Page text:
Asked whether the kingdom would allow any of the suspects it was holding to be extradited to the US, Nayef replied emphatically: “No. Never. Impossible. We have nothing whatever to do with the US court, and we are concerned with what has been said or what is going to be decided by the US.”
Nayef then accused the US of reneging on their promise to track down the two Saudi suspects on the run. “The US promised us to help in searching for them and in arresting them and handing them to the US, as they have connections with some countries,” he said. “We have seen nothing from what we have been promised in this issue, nor have we been informed on what they have done, despite their promise to cooperate with us.”
The Saudi interior minister also made it clear that the announcement of the indictment took him by surprise, saying that Louis Freeh, then FBI director, had said nothing about it during their meeting last May, only a month before the indictments by the US federal grand jury.
On the issue of Iran’s involvement the minister was not quite so emphatic, but he said that no country had been identified as having had a hand in the bombing and the kingdom was not going to blame anyone without conclusive evidence. “We can never point a finger of accusation at any side until we are sure they are involved,” he said, “and this is something we are not sure about yet.” This may not be a denial of Iran’s responsibility, but it is a criticism of Washington’s readiness to jump to conclusions and a refusal on the part of Riyadh to join its efforts to implicate Tehran.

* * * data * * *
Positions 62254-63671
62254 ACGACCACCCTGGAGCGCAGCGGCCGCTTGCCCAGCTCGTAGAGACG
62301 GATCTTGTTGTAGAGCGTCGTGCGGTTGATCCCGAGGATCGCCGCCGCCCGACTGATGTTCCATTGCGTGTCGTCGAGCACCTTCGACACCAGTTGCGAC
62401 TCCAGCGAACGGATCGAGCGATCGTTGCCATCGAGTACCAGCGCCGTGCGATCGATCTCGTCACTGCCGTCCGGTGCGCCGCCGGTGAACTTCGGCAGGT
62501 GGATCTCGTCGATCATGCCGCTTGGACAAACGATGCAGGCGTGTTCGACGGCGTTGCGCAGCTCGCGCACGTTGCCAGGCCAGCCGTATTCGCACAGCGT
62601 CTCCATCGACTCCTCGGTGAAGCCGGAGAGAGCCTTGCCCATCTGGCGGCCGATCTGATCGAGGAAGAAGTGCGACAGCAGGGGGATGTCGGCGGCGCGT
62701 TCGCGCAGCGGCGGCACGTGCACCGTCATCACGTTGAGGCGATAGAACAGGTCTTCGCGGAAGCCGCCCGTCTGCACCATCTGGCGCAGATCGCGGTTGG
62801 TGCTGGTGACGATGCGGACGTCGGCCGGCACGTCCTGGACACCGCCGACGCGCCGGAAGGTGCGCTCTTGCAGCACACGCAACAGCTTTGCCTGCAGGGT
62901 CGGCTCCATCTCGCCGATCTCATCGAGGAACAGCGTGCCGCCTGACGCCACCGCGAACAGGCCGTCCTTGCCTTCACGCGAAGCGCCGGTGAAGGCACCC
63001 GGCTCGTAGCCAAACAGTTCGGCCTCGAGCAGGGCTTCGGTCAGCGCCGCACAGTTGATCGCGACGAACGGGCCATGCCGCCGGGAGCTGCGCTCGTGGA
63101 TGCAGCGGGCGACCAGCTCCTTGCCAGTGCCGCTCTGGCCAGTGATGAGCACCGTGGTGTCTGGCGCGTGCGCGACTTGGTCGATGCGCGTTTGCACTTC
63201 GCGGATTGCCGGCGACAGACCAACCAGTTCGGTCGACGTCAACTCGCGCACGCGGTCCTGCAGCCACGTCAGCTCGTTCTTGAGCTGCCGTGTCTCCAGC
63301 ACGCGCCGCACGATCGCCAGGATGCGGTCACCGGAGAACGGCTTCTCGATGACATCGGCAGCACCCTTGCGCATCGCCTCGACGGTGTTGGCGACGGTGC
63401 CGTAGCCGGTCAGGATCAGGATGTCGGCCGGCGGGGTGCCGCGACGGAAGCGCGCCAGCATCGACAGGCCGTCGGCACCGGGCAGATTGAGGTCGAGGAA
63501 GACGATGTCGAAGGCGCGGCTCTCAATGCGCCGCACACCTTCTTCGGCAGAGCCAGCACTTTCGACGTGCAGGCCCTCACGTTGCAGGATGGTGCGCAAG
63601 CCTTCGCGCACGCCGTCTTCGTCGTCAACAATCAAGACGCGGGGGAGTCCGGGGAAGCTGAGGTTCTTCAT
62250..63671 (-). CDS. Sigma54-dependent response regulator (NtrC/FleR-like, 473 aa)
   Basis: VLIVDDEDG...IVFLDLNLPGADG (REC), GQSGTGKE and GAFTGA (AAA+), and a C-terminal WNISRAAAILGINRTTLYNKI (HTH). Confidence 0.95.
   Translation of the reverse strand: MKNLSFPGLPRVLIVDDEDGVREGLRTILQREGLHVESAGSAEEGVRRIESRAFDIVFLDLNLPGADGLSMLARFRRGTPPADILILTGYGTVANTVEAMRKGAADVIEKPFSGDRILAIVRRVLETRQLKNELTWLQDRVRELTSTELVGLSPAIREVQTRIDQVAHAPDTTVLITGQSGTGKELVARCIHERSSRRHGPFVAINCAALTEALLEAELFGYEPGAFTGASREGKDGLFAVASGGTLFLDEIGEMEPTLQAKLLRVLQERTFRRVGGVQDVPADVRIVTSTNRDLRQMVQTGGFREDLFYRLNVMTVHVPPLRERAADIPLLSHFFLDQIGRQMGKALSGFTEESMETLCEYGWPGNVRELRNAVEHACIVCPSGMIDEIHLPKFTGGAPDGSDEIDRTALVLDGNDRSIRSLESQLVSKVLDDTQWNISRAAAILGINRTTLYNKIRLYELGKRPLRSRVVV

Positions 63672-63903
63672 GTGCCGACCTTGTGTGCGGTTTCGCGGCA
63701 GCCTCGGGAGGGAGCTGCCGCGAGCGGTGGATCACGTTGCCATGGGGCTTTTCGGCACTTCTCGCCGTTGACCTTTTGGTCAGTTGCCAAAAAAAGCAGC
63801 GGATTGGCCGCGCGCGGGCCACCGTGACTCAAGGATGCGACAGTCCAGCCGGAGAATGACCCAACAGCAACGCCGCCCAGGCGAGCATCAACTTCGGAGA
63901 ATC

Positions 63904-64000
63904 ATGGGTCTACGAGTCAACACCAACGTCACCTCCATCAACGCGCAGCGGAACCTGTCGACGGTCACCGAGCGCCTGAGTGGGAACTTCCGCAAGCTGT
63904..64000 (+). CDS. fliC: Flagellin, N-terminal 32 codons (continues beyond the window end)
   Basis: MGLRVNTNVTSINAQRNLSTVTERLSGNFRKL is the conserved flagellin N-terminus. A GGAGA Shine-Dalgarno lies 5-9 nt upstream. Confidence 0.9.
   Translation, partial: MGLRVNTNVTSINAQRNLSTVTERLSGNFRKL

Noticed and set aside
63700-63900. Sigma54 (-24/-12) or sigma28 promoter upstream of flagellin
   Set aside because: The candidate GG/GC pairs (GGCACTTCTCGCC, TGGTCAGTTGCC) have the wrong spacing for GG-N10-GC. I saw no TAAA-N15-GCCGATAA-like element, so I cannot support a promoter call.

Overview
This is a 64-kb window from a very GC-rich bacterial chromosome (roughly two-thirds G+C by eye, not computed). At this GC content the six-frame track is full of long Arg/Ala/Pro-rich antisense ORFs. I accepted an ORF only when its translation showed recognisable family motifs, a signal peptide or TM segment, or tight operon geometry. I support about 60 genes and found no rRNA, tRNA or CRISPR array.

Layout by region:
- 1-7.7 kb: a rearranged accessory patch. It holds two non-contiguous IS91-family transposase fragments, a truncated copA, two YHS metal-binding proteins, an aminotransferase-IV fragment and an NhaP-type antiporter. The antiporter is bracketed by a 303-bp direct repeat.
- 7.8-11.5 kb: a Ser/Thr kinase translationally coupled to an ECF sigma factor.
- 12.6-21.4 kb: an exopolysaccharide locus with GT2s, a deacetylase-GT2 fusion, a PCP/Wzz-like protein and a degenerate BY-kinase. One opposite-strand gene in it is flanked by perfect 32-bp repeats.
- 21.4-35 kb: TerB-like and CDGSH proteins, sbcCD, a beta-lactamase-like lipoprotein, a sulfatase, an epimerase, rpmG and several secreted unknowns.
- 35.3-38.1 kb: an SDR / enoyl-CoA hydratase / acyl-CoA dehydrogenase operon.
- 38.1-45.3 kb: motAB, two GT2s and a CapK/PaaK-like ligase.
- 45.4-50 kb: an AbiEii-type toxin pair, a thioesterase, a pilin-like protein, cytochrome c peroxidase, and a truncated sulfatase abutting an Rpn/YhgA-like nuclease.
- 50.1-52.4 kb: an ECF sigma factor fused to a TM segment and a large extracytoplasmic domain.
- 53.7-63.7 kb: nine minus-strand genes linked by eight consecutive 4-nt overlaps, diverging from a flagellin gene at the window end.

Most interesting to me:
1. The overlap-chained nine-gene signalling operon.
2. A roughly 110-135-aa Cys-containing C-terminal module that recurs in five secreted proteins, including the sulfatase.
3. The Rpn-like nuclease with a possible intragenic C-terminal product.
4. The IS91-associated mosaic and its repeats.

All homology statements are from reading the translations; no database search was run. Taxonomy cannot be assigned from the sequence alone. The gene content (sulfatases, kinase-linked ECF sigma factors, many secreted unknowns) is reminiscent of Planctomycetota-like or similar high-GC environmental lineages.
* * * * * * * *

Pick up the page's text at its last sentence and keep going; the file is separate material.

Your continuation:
Saudi public criticism of Washington and its refusal to implicate Tehran have been attributed to worsening relations between the kingdom and the US since the Palestinian intifada, and to improved ties between Iran and Saudi Arabia in recent years. The two countries now have a security pact, which prince Nayef himself signed for the kingdom in April.
In the early years of the Islamic revolution, Tehran often castigated the Saudi government for allowing US troops into the sites of Islam’s holiest places, expressing its commitment to drive them out of the region. Now it still strongly criticises the presence of the troops in the Gulf but it denies, equally strongly, any involvement in the Khobar bombing or in any other violent effort to eject them. For Washington, tarring Iran with the brush of ‘terrorism’ and casting it in the role of a rogue state suits US strategic interests in the Middle East, particularly its military presence and operations in the Gulf region, as well as president George W Bush’s missile programme, which is justified on the grounds that the US needs to protect itself against attacks by ‘rogue states’.